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RE: [Axiom-developer] Lulu publishing
RE: [Axiom-developer] Lulu publishing
Tue, 7 Dec 2004 04:53:37 -0500
Thanks for your comments. Although I (mostly) express the
opposite view below, I think it is important that we
consider this from all sides.
Overall I am inclined to think that producing CD's either
separately or as part of a book package is probably not
currently worth the effort.
On December 7, 2004 4:16 AM Martin Rubey wrote:
>> We were also hoping to include a CDrom with volume 1, but
>> we received a quotation from Lulu which calls for a minimum
>> publishing run of 100 copies ...
> I don't think that this is worth it. If possible, I'd follow
> the suggestions already given:
> * include a possibility of ordering a CD in the book and,
> more importantly,
> * make it very easy to order a CD from the website.
Who will actually ship these orders? Who will make the copies
of the CD? If we get 10 orders, ok no problem. But if there
were 100's or more, then that requires someone who commits to
doing this task in a reliable and timely manner.
> I think that the CD will mostly serve people with a bad
> internet connection, and I'm afraid that this is the case
> in some countries which may become very important for Axiom:
> Russia, for example, many countries in Africa and probably
> in South-America. Therefore I'd also suggest that both book
> and CD should cost almost nothing.
In my experience that is not true. Most of the people I have
met in the countries you mention are quite used to downloading
software or obtaining copies from other sources. They are quite
used to not having easy access to boxed sofware from foriegn
sources. There are many complications like simply trying to
get something through customs brokers etc. But for (most) of
them, the Internet download is the fast track.
In my opinion CD's best serve those people who required some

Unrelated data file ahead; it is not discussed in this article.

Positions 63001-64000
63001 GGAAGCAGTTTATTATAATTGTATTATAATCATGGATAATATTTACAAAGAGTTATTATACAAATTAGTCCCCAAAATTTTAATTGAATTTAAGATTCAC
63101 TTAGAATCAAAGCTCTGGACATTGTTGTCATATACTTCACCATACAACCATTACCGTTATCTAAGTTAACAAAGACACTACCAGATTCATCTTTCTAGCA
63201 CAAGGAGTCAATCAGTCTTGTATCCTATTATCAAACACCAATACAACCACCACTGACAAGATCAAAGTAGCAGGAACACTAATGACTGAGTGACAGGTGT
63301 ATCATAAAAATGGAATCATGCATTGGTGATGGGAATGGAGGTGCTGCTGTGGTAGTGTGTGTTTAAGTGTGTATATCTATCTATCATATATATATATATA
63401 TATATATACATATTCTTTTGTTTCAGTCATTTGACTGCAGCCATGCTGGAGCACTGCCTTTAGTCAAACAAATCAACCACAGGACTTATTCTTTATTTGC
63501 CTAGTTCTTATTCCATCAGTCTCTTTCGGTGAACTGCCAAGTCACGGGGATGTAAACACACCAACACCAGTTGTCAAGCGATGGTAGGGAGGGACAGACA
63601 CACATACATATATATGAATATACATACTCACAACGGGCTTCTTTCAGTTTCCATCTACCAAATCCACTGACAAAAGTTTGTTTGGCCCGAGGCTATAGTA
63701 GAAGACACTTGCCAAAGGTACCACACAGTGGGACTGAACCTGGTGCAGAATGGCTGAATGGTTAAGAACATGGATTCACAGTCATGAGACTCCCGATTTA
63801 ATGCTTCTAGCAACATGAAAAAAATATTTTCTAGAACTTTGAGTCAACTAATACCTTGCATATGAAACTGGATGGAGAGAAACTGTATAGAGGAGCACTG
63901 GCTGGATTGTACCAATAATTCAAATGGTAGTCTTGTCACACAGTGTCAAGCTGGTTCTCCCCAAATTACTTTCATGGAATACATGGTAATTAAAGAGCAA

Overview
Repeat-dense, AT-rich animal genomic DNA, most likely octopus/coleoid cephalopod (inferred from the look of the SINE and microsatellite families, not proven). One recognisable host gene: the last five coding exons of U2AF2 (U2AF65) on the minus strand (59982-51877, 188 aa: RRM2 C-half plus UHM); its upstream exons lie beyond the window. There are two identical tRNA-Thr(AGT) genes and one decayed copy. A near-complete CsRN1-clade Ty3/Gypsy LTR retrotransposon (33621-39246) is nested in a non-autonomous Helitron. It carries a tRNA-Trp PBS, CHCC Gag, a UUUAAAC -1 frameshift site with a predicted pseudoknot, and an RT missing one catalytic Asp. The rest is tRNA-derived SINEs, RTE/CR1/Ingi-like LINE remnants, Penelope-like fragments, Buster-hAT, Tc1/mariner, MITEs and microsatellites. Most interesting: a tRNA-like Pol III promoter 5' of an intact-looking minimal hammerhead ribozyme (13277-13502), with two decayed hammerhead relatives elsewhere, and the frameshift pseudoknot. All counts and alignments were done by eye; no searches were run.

tangible piece of hardware or physical book when then place
an order through a conventional institution (like a book
store). It is possible these days to download Maple and
Mathematica over the web and then pay via credit card to
receive a license that allows one to use the program after
the trial period expires. But as far as I know most people
and universitys still prefer to order and receive a boxed
set of CD's complete with a user's guide and other
> I believe that it would be quite possible to tell the
> people: pay as much as you want to, but at least bla$,
> where bla$ is the actual cost.
Yes, but it does complicate the institutional bookkeeping. :)
> The point I'm trying to make: maybe it would be wiser *not*
> to try to make any money with the book, but rather try to
> make it as accessible as possible. I suspect that this is
> the reason for the predominance of MS Windows, in fact.
Could you explain that? MS Windows is almost always sold as
a boxed set and Microsoft certainly intends that it make money
I don't think that setting a reasonable price on something
necessarily makes it less accessible. Afterall, everything
that is available at some set price in a boxed set of CD's
or a hardcopy book is also and always (by nature of the
BSD license) also available for free online. Really what
people are paying for is the package (and the privilege of
directly supporting the development through sales). This
is (more or less) the strategy that has been pursued by most
linux vendors such as RedHat and Suse.
> I don't know if this is feasible. Is it possible to
> collect orders on the Axiom website and then forward
> them to Lulu?
Yes, that is possible. In fact it is encouraged by Lulu
since they provide several ways to interface to their
But if you are thinking about ordering CD's from Lulu
separately from a book, I am not so sure that Lulu provides
such a service. And if they did, I expect that there would
still be a requirement for a minimum production run. Perhaps
there is another company that is prepared to ship CD's in
smaller runs? But the cost, I expect is almost all in the
production, handling and shiping of the CD's. The only way
to do this at a lower cost is at some minimum level of mass